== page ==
W3C home > Mailing lists > Public > public-awwsw@w3.org > February 2008

Re: Example for consideration: Resource versus Representation

From: <noah_mendelsohn@us.ibm.com>
Date: Fri, 15 Feb 2008 18:29:08 -0500
To: Jonathan Rees <jar@creativecommons.org>
Cc: public-awwsw@w3.org
Message-ID: <OF3A78CAAB.E55D6337-ON852573F0.007E50FD-852573F0.0080EDE7@lotus.com>

Jonathan Rees wrote:

> Let's focus on trying to draw out Noah (and Tim) on the negative 
> assertion "a representation is not a Kwyjibo". Negative statements, 
> or conditions of potential inconsistency, are always much more 
> interesting and informative than positive ones. We just have to 
> figure out what the class Kwyjibo is supposed to be.  Noah, did you 
> mean one of the following, or yet a new concept?

I sort of put this thread aside while dealing with other things, and now 
notice that Jonathan is specifically asking my opinion.  I'm glad to try 
to give one, but doing so is complicated a bit by my having no clue what a 
Kwyjibo is.  Also, for better or worse, my background is much more in the 
direction of computing systems than formal semantics, which may tempt me 
to be a bit more mechanistic in my approach to things than you all will 
find helpful.  Anyway, the good news is that Tim's reply at [1] pretty 
much sums up what I would have said.  I should probably leave it at that, 
but since you asked me in particular, I'll say a bit more.

First of all, there's a lot of discussion about what is and isn't a 
resource in general.  A very important discussion no doubt, but you're 
asking me about whether representations are resources, and I don't think 
my answer depends greatly on which of the answers you choose from the 
short list of "what's a resource in general?" positions.  The one 
exception would be that if you take the position that resources are only 
things for which a URI has actually been assigned, then we have to 
acknoweldge that in practice URIs are at best rarely assigned to 
representations.

Tim Berners-Lee wrote:

> The Representation is the pair of the response headers and the bits.
> A fleeting thing sent over the wire.

Yes, exactly. 

Does such a representation have a URI?  Not in general, but there are 
situations in which it might be useful to assign one.  I think I gave this 
example on the phone:  Let's say I'm building a system to monitor or debug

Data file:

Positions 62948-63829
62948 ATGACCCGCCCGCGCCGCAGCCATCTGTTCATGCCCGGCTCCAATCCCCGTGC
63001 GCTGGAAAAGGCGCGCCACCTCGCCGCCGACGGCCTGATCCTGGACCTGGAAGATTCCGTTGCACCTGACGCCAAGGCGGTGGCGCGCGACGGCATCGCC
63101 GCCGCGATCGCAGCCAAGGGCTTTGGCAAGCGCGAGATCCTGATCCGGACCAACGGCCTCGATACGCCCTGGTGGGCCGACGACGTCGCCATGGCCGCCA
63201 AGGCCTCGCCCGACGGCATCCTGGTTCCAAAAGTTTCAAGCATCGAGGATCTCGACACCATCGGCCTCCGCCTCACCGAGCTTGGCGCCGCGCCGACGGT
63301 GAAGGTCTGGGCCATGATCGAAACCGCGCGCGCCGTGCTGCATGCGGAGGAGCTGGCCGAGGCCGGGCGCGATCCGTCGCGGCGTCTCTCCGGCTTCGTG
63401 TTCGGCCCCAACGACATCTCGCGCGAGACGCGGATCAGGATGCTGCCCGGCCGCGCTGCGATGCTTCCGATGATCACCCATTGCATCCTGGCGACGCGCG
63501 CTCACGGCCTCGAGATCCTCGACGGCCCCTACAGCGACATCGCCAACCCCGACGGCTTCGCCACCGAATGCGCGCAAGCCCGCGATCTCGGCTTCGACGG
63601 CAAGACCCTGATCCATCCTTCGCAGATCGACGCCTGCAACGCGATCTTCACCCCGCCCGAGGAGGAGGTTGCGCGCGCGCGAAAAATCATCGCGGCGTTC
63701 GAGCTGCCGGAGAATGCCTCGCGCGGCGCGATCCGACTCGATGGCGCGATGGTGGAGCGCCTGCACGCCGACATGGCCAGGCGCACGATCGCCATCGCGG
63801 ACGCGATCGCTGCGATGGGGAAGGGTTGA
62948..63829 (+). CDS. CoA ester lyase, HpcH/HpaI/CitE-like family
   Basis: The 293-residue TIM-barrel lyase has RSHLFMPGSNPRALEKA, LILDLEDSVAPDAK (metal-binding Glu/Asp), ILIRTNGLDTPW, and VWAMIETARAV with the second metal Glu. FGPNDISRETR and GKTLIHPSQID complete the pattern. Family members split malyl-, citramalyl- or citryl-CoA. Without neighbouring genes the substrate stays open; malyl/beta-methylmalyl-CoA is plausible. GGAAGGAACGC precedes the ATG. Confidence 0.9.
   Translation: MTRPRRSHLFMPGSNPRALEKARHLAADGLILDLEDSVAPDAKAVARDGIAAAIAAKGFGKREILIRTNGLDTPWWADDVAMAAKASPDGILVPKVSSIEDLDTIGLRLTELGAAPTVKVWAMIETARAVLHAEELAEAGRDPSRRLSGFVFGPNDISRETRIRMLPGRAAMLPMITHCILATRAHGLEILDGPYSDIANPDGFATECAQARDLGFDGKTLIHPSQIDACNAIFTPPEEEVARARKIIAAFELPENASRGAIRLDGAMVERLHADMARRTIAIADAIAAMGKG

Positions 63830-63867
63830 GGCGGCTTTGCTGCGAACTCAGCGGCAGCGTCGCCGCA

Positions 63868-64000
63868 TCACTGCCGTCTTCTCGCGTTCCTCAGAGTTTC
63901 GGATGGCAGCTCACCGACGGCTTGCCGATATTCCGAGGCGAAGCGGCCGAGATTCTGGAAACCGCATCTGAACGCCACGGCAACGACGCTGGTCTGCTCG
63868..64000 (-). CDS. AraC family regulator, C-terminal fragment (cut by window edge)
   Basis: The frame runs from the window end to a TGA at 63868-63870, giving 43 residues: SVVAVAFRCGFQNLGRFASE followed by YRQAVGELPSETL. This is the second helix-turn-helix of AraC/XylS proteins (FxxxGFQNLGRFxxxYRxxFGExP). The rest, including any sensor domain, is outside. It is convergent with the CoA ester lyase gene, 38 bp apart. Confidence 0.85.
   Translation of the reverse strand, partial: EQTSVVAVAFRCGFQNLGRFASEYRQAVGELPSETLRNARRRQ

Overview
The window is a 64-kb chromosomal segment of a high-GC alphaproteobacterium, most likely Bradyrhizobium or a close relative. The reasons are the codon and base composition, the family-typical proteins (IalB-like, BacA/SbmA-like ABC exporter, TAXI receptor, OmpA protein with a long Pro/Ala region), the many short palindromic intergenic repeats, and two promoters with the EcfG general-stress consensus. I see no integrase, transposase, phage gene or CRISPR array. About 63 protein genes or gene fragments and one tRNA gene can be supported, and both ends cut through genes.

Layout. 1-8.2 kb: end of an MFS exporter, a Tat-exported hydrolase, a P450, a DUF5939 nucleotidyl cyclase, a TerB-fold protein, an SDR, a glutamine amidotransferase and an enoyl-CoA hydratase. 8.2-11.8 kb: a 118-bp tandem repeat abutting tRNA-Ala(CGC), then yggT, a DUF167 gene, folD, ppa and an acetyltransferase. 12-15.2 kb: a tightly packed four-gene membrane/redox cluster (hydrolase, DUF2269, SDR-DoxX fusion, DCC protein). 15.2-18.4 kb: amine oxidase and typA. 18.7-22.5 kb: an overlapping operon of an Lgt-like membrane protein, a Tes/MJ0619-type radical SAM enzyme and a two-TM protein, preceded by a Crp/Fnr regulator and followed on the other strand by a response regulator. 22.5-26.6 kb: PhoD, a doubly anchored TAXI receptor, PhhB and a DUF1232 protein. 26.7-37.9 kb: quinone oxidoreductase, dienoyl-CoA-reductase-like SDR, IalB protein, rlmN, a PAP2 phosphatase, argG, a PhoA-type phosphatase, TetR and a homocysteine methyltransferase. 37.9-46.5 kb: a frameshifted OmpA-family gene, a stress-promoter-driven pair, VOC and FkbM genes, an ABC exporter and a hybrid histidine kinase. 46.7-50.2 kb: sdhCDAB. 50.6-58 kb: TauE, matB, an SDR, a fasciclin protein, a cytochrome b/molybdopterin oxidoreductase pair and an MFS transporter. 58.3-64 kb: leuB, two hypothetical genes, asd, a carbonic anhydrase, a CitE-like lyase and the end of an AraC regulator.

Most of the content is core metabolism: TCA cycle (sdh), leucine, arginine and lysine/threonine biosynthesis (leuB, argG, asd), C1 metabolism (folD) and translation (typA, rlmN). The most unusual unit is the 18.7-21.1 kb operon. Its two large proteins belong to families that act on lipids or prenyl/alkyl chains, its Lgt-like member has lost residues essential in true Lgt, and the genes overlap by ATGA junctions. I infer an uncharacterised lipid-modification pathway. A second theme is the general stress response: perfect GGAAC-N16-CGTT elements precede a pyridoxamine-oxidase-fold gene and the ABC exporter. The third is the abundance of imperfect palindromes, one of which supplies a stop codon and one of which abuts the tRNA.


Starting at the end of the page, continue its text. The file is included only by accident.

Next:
Web traffic.  I want to make RDF statements like "that system over there 
was slow yesterday."  Well, one of the things I might want to do would be 
to make an RDF statement like "That representation, the one that was sent 
to Tim at 3 PM yesterday, was the longest representation that anyone 
retrieved all day."  To make that statement, I should would assign a URI 
to the representation.  It's a resource.  I would then reference that URI 
in RDF statements.

Is the representation an Information Resource?  Hmm.  It's certainly 
close, in that as Tim says the representation is mostly response headers 
and bits that clearly can be encoded as computer messages, because indeed, 
the whole point of a representation is to be on the wire.  Then again, 
those bits don't necessarily capture the "essence" of the representation 
as having been fleeting in time, sent between two particular endpoints 
(perhaps through proxies), etc.  So, I'm a bit on the fence as to whether 
it would be OK to return a 200 on a GET to the URI assigned to the 
representation itself.   Certainly it's OK to deploy a server, perhaps as 
part of that Web monitoring system, that would at very least return a 303, 
redirecting to useful information in RDF about the representation (it was 
sent yesterday at 3PM, it was sent to Tim, it was very long, etc.)

So, I do think representations are (or can be) resources.  You can assign 
URIs to it, when you have reason to do so, and you can find use cases such 
as the one above in which that's a very helpful thing to do.  You can make 
semantic web statements about them by referencing the URI.

Noah


[1] http://lists.w3.org/Archives/Public/public-awwsw/2008Jan/0031.html

--------------------------------------
Noah Mendelsohn 
IBM Corporation
One Rogers Street
Cambridge, MA 02142
1-617-693-4036
--------------------------------------
Received on Friday, 15 February 2008 23:28:44 GMT

This archive was generated by hypermail 2.2.0+W3C-0.50 : Monday, 7 July 2008 07:55:27 GMT